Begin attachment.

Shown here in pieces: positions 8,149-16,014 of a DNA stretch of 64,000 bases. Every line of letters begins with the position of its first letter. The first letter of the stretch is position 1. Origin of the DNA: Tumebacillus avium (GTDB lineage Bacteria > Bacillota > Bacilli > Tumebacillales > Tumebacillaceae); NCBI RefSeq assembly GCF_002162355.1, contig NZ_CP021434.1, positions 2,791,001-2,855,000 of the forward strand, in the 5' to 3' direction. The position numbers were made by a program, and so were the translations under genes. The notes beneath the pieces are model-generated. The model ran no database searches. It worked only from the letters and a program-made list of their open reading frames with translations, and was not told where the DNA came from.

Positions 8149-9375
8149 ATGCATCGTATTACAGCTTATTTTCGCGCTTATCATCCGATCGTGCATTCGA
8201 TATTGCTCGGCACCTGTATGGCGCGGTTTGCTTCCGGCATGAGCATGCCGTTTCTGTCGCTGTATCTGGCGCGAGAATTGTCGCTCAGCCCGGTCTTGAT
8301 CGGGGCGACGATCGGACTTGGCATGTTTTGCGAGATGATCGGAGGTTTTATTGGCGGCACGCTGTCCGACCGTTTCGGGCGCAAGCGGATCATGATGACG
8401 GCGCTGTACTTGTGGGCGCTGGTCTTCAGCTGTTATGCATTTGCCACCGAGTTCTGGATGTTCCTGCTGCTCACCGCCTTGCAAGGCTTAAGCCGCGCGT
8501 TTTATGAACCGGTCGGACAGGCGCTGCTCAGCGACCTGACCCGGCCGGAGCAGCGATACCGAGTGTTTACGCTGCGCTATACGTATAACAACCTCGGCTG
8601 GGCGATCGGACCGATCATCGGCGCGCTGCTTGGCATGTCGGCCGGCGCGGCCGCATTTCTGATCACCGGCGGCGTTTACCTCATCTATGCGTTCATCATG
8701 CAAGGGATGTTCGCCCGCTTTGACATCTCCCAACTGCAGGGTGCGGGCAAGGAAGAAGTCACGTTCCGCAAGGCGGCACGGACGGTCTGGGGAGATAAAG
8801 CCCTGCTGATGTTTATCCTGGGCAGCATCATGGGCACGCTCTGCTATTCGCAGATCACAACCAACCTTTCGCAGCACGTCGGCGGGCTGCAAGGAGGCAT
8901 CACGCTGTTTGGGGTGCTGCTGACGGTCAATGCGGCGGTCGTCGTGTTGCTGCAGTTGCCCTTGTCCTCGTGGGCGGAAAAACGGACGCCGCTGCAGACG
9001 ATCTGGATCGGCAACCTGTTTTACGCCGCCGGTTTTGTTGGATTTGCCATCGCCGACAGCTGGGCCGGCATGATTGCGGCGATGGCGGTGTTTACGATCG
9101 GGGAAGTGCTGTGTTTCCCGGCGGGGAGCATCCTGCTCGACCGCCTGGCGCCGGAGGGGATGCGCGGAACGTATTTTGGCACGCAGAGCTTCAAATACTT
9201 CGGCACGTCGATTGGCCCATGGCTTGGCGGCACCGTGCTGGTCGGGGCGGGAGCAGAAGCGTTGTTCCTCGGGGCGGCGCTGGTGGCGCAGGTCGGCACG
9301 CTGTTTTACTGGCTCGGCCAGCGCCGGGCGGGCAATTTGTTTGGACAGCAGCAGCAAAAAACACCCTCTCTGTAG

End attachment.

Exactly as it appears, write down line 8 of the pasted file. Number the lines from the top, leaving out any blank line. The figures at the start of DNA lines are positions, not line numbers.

8601 GGCGATCGGACCGATCATCGGCGCGCTGCTTGGCATGTCGGCCGGCGCGGCCGCATTTCTGATCACCGGCGGCGTTTACCTCATCTATGCGTTCATCATG